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Research published in Scientific Reports rated recreational drugs according to their toxicity, and none of us blinked an eye when we saw cannabis sitting at the very bottom of the list. But maybe a few eyebrows were raised when the report awarded alcohol 1st place in the contest of “Who Can Wreak the Most Havoc on the Human Body?”

In fact, researchers rated cannabis 114 times less deadly than alcohol when using the margin of exposure approach, a mode of measurement that looks at a substance’s ratio of toxicological threshold and estimated human intake. Alcohol, along with heroin, tobacco, and cocaine, fell into the “high risk” category,” while ecstasy and meth were rated “medium risk.” These findings reinforce previous data that ranked recreational drugs similarly using different methods of measurement.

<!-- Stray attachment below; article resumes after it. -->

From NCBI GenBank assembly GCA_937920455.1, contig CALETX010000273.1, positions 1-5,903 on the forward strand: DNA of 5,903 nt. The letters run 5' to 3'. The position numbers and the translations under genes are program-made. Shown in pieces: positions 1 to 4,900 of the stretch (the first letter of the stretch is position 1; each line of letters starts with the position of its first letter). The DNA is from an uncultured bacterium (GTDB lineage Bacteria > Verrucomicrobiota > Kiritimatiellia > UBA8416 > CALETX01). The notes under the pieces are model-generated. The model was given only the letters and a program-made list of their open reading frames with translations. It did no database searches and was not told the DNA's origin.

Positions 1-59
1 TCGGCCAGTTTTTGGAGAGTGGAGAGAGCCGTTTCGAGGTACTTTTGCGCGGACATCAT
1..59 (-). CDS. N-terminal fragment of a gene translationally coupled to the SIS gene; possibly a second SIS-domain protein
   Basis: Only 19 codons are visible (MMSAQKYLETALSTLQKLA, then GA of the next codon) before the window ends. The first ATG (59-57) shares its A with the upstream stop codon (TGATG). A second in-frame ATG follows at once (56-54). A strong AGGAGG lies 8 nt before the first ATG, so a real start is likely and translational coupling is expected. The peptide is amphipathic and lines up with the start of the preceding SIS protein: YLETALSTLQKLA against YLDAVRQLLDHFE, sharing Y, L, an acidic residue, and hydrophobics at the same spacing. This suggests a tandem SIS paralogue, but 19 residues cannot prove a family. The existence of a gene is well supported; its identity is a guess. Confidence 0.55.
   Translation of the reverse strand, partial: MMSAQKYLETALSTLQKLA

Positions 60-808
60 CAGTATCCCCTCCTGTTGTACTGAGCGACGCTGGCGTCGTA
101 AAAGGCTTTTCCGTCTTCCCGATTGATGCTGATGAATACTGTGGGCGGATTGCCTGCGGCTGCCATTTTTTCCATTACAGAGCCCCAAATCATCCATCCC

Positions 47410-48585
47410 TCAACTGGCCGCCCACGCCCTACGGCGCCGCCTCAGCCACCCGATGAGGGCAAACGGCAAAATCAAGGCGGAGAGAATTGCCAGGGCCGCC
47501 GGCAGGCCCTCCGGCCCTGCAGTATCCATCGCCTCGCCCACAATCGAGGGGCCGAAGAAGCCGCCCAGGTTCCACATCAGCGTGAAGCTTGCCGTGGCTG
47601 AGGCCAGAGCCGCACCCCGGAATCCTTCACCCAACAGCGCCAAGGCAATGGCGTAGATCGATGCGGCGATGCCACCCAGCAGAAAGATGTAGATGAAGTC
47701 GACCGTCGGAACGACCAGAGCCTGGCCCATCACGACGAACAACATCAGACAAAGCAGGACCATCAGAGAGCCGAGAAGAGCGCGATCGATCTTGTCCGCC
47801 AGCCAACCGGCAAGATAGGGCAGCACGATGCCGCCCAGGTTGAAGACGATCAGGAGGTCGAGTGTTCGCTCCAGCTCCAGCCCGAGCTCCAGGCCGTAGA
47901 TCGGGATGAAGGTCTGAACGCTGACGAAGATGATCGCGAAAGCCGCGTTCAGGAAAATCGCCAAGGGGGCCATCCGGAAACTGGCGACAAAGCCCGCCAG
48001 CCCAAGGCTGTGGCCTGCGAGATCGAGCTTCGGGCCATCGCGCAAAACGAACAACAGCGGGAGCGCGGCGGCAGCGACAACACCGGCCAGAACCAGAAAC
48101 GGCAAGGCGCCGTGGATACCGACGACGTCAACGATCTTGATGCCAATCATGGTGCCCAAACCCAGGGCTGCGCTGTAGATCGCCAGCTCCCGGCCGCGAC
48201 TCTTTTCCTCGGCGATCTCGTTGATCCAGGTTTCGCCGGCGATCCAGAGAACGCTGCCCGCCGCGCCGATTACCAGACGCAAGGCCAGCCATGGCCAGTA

Compare this ranking with the United States’ list of Controlled Substances and you’ll notice some infuriating discrepancies. Cannabis is placed in the most restrictive category alongside ecstasy and heroin, where these drugs are considered to have no therapeutic value and a high risk profile. Schedule II is where you’ll find cocaine, meth, and opiate painkillers; these drugs have “accepted medicinal applications,” but still have a high abuse potential.

Meanwhile, you’ll find no trace of alcohol or tobacco on this list. Nowhere to be seen.

We have the empirical proof that cannabis is less dangerous than alcohol, tobacco, and most restricted substances. There is an ever-growing body of evidence supporting its medicinal benefits in PTSD, epilepsy, Crohn’s, anxiety, depression, pain, nausea, and so many other symptoms and conditions. Not only that, scientists, pediatricians, and congressmen have called for the rescheduling of cannabis. Support for legalized cannabis is growing day by day, and there’s certainly reason to believe that reform will come eventually.